SAIC gets Vanity Fair-ed
It's not an easy time to be a government contractor these days.
I was traveling this weekend visiting my sister's one-month-old twins -- ah, a proud uncle -- and I got the new Vanity Fair. It is their 500-page Hollywood Oscar issue. Amidst the ton o' ads is this story:
Washington's $8 Billion Shadow [VF, March 2007]
Mega-contractors such as Halliburton and Bechtel supply the government with brawn. But the biggest, most powerful of the "body shops" — SAIC, which employs 44,000 people and took in $8 billion last year — sells brainpower, including a lot of the "expertise" behind the Iraq war.
The story is mostly about SAIC, of course, and there are some cracks on the government's procurement system.
It is a simple fact of life these days that, owing to a deliberate decision to downsize government, Washington can operate only by paying private companies to perform a wide range of functions. To get some idea of the scale: contractors absorb the taxes paid by everyone in America with incomes under $100,000. In other words, more than 90 percent of all taxpayers might as well remit everything they owe directly to SAIC or some other contractor rather than to the IRS. In Washington these companies go by the generic name "body shops" — they supply flesh-and-blood human beings to do the specialized work that government agencies no longer can. Often they do this work outside the public eye, and with little official oversight — even if it involves the most sensitive matters of national security. The Founding Fathers may have argued eloquently for a government of laws, not of men, but what we've got instead is a government of body shops.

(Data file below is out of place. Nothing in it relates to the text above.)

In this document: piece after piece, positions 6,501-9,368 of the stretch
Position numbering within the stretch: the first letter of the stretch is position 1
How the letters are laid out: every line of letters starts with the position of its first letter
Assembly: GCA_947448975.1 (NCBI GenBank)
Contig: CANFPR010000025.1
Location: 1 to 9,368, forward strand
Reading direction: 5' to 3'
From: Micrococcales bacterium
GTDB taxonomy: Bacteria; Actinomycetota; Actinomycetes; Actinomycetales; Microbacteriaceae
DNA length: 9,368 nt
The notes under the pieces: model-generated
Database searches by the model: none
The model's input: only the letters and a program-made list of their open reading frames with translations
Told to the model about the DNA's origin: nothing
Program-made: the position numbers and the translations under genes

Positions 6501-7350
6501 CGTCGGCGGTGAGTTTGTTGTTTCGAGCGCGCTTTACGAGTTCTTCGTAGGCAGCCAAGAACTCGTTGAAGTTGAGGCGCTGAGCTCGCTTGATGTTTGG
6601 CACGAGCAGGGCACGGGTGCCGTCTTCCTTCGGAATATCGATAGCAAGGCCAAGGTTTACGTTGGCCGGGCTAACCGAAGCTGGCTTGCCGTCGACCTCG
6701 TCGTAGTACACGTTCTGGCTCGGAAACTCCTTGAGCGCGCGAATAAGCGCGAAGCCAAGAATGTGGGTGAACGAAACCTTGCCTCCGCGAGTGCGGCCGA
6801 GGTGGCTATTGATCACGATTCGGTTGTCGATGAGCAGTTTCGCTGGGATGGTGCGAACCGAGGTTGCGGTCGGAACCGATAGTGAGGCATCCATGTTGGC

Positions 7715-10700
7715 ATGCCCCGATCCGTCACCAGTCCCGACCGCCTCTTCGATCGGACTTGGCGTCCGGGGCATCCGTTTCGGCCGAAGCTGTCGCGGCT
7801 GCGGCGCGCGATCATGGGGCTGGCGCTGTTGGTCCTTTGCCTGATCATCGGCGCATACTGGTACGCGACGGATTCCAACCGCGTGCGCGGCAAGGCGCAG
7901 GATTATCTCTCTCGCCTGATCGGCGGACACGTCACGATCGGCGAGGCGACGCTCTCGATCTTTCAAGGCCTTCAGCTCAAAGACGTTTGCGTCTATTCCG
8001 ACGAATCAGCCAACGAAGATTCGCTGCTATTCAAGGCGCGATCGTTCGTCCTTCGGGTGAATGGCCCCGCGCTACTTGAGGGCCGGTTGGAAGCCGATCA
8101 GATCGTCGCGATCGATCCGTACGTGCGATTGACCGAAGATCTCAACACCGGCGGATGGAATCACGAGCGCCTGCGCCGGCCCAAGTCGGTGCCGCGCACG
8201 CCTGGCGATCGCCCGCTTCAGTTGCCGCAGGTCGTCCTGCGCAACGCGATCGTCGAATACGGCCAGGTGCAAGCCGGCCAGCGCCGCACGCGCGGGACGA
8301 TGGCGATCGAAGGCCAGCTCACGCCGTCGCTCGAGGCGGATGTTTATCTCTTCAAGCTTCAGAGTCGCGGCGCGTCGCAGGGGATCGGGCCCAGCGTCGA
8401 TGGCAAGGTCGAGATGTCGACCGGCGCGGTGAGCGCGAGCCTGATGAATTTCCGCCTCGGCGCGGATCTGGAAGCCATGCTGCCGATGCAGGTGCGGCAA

Of course, the NYT looked at government contracting
earlier this month.
Posted by Christopher Dorobek on Feb 13, 2007 at 12:16 PM